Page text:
Published online by Cambridge University Press: 14 September 2009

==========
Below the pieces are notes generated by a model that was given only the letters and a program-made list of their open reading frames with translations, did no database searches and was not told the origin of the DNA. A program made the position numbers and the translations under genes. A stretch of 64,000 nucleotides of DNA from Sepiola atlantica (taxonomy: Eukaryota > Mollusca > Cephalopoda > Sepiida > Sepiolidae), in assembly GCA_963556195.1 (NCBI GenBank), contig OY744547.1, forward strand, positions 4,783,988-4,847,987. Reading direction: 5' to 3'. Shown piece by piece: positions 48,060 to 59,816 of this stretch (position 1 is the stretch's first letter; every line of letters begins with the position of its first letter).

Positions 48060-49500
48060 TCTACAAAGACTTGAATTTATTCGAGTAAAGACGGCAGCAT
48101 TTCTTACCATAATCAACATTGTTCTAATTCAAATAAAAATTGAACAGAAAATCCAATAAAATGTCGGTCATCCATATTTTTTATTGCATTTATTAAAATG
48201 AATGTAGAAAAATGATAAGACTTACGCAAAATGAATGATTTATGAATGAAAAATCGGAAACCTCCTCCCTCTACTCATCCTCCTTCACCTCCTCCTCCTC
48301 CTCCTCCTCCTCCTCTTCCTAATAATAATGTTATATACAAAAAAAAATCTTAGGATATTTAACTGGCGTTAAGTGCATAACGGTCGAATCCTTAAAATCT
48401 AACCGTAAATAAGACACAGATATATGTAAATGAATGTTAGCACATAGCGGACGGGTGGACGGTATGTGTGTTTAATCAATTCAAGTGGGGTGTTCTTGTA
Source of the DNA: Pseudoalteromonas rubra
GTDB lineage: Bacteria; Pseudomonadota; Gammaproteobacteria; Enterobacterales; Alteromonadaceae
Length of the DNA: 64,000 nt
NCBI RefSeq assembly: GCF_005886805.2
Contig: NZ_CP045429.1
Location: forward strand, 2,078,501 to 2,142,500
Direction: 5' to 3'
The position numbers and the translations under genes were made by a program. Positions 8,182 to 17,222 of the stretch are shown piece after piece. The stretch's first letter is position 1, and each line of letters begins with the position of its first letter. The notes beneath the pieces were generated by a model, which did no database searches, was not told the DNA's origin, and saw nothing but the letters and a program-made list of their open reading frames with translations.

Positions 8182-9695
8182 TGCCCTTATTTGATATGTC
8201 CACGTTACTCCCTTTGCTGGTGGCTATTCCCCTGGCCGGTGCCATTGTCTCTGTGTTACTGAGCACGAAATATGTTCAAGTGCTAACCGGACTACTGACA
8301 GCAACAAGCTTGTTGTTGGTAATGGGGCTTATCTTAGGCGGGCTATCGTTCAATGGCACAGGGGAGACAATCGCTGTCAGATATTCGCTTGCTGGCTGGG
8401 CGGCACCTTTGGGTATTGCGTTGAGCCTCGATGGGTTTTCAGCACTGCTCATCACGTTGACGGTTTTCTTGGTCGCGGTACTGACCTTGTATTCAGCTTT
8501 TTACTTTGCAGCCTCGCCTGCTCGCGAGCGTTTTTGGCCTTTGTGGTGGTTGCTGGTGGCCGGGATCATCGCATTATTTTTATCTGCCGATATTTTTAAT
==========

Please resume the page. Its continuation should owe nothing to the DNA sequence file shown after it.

A recent framework of relativized hyperequivalence of programs offers a unifying generalization of strong and uniform equivalence. It seems to be especially well suited for applications in program optimization and modular programming due to its flexibility that allows us to restrict, independently of each other, the head and body alphabets in context programs. We study relativized hyperequivalence for the three semantics of logic programs given by stable, supported, and supported minimal models. For each semantics, we identify four types of contexts, depending on whether the head and body alphabets are given directly or as the complement of a given set. Hyperequivalence relative to contexts where the head and body alphabets are specified directly has been studied before. In this paper, we establish the complexity of deciding relativized hyperequivalence with respect to the three other types of context programs.
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